Like several metro Atlanta school districts, Atlanta Public Schools began the 2020-21 school year remotely. APS Superintendent Lisa Herring says it’s new territory.
“From the human perspective, it is not the same without our children in the buildings,” Herring says in an interview with WABE. “It is unprecedented. I sweat, keeps me up at night. I think about it every day.”
Although Herring is pleased with the district’s student login rate — up to 93.7% during the third week of school from 90.2% the second week — she says she’s been most impressed with teachers’ dedication to making online learning work.
“I don’t think it would be fair to make it sound flawless and seamless,” she says. “But it is very clear that teachers have to bring more energy than they would be bringing in a face-to-face to keep a class full of virtual learners engaged, whether they’re 5 or 6 years old or 16 and 18 years of age.”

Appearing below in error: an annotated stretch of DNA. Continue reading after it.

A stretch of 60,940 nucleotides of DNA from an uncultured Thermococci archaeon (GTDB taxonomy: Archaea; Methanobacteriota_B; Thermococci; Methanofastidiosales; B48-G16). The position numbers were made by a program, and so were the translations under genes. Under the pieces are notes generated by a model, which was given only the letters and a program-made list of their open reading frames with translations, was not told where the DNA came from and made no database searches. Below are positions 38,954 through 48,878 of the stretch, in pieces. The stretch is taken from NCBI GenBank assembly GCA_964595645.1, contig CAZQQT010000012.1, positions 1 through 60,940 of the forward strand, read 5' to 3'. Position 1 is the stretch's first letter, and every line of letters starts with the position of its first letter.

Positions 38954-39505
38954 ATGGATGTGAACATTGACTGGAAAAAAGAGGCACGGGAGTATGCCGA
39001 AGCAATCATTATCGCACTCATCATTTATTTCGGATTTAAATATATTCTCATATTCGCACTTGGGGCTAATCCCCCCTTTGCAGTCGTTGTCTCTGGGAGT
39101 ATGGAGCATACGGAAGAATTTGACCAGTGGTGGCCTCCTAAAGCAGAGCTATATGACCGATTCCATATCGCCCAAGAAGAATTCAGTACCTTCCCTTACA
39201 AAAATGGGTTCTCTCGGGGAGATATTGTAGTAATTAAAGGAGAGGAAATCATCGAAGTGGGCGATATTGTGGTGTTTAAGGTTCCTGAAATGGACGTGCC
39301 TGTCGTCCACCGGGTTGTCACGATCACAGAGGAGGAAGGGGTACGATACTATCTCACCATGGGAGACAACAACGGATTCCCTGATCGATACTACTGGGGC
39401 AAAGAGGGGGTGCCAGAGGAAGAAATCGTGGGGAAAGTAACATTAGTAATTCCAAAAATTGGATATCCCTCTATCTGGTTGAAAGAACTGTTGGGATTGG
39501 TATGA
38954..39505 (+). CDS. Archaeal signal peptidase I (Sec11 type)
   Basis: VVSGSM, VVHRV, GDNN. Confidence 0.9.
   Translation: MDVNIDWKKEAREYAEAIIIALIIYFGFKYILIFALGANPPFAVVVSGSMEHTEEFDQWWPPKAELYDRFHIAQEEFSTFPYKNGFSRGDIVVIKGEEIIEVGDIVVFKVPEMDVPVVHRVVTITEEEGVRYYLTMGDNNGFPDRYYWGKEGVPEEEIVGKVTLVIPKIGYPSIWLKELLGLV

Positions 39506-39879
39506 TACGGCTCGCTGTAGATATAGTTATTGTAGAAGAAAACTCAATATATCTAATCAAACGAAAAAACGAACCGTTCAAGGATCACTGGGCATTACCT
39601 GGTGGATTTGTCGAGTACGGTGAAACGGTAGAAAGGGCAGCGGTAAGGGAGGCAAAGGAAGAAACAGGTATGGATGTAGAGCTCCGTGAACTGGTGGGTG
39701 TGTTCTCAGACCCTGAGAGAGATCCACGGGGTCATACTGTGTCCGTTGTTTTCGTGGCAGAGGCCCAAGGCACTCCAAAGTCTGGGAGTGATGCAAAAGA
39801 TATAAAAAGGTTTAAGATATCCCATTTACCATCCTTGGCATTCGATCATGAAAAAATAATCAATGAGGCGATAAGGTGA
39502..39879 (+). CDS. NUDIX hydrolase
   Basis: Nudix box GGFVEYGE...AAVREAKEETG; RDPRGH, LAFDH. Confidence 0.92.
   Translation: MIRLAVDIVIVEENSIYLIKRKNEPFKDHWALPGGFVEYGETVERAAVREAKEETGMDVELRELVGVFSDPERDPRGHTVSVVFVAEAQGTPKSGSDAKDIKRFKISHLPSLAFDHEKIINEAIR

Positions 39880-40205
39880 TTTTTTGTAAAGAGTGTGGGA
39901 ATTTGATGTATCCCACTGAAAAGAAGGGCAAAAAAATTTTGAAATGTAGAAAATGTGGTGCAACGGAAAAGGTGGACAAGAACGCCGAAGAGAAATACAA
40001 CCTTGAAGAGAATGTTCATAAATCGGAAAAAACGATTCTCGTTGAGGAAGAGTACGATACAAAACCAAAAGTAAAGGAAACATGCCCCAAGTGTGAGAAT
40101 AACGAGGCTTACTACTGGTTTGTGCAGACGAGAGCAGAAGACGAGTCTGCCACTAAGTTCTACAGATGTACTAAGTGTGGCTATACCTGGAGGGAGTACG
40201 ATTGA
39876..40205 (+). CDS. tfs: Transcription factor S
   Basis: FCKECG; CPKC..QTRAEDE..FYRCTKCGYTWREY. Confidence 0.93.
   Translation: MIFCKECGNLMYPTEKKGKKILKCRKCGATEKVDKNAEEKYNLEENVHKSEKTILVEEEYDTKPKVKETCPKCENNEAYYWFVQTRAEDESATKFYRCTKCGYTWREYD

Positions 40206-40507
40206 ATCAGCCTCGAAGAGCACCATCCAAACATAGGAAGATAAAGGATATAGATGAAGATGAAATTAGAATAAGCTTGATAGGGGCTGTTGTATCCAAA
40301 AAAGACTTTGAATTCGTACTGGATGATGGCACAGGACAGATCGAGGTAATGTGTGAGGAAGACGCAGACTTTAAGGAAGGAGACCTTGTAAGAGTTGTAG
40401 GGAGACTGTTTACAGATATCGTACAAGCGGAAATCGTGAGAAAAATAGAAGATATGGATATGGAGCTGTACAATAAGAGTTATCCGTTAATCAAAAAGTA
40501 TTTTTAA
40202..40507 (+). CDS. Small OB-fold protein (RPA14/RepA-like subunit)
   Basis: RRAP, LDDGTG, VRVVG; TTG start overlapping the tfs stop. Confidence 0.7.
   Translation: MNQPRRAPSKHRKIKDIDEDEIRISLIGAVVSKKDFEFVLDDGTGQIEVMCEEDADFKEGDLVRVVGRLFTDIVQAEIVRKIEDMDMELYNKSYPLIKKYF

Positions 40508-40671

Herring has been visiting schools because some teachers are teaching remotely from their classrooms. She’s also “visited” virtual lessons, she says, engaging students when appropriate.
When APS began classes Aug. 24, district officials agreed to reevaluate COVID-19 conditions after nine weeks to see if the district should continue remotely or not. Herring says APS has been monitoring public health data and will announce more details about a possible hybrid system, where students alternate between home and school.
“I’m encouraged by what we’re seeing so far with the community spread data,” she says. “I’m encouraged. We’re not there yet, but if it continues to go in the way that we see, it’s that much more reasonable for us to be prepared for transitioning.”